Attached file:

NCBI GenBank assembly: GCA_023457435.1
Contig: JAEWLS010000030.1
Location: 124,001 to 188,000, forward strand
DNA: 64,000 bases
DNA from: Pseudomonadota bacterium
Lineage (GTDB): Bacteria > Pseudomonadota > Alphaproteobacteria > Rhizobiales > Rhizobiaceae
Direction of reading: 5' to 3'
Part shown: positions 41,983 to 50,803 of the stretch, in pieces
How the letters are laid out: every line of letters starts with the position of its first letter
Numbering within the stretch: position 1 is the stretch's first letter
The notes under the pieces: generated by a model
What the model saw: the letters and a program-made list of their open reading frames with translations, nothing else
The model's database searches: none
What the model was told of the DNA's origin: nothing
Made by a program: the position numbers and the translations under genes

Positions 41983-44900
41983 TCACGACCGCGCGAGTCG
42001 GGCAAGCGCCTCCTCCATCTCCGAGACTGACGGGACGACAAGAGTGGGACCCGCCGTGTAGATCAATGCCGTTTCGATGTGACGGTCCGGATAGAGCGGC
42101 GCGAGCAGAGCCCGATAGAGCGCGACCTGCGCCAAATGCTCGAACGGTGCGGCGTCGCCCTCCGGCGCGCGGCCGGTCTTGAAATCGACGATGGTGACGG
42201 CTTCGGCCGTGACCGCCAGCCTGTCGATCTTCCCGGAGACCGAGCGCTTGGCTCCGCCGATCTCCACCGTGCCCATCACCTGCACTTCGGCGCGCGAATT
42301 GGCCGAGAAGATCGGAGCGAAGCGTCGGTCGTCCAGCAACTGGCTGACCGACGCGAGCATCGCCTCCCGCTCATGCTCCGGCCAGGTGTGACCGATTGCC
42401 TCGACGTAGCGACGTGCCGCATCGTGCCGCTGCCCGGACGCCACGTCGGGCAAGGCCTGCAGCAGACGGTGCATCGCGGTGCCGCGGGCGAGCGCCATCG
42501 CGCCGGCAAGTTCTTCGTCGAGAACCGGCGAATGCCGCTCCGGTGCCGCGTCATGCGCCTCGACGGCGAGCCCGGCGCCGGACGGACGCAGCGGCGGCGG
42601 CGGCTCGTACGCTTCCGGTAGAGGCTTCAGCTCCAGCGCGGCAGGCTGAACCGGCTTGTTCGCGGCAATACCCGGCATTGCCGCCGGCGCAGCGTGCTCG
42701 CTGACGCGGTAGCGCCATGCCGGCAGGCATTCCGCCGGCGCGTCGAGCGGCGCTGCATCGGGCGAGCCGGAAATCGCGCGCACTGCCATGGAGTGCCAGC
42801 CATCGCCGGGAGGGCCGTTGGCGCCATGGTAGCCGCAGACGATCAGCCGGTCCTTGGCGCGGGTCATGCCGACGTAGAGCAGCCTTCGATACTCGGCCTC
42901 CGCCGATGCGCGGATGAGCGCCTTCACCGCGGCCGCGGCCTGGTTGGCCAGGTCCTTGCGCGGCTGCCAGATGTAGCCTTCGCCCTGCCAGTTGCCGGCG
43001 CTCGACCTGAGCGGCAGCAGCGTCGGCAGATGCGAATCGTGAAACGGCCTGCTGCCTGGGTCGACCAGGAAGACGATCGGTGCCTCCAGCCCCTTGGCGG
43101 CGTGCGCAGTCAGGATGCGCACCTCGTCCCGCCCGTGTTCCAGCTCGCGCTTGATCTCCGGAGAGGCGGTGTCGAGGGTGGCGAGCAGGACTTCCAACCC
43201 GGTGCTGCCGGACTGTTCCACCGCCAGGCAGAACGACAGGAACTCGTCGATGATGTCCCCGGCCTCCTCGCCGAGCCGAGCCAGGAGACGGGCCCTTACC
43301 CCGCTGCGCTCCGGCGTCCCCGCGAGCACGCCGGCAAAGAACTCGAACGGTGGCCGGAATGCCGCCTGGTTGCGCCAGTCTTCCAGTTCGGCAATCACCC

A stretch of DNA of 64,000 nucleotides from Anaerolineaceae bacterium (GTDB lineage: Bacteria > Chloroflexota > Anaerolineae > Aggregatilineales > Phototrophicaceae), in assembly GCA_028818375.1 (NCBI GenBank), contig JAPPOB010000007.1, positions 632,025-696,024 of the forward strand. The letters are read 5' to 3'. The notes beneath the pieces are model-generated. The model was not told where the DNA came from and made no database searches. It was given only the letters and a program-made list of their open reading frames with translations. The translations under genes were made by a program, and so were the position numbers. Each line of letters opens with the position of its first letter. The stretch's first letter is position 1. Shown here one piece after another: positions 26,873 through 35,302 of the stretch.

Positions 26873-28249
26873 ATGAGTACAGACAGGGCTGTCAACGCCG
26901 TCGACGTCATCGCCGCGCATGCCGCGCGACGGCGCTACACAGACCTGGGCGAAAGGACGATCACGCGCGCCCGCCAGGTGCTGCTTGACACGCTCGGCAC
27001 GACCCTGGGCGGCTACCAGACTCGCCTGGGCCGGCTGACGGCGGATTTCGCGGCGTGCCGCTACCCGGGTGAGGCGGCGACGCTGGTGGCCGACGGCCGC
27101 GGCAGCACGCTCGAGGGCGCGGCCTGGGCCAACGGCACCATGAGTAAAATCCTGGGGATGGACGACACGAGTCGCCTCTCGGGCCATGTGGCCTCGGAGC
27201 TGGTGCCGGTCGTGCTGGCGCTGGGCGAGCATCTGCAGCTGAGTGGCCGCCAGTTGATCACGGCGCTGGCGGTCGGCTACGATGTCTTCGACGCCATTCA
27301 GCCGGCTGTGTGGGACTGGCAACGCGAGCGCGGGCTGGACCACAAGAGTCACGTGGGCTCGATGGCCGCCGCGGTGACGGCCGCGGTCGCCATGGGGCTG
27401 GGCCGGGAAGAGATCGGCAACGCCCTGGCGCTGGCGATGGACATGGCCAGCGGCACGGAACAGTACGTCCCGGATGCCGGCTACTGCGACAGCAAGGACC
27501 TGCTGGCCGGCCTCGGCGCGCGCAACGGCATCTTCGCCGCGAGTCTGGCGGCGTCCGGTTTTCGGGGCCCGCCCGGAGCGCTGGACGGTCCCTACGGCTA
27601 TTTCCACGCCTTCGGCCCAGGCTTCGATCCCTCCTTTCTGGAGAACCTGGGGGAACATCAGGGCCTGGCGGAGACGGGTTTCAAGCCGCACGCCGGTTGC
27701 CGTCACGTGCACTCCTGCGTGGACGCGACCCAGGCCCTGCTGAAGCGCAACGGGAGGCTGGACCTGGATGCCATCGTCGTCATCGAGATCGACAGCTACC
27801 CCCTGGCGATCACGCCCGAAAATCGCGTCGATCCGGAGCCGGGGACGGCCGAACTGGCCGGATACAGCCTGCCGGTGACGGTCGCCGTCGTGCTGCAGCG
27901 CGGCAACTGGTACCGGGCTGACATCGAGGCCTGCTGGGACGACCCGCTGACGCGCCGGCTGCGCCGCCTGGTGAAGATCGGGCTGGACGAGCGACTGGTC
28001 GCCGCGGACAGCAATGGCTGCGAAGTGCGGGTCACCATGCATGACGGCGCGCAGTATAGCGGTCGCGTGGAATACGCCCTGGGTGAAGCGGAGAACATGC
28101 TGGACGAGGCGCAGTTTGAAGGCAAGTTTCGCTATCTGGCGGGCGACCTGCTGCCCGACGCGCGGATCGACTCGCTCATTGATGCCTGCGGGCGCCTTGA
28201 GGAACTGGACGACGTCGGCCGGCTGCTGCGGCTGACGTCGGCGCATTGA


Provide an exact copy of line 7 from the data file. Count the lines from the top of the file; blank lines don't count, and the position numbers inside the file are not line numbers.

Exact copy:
Direction of reading: 5' to 3'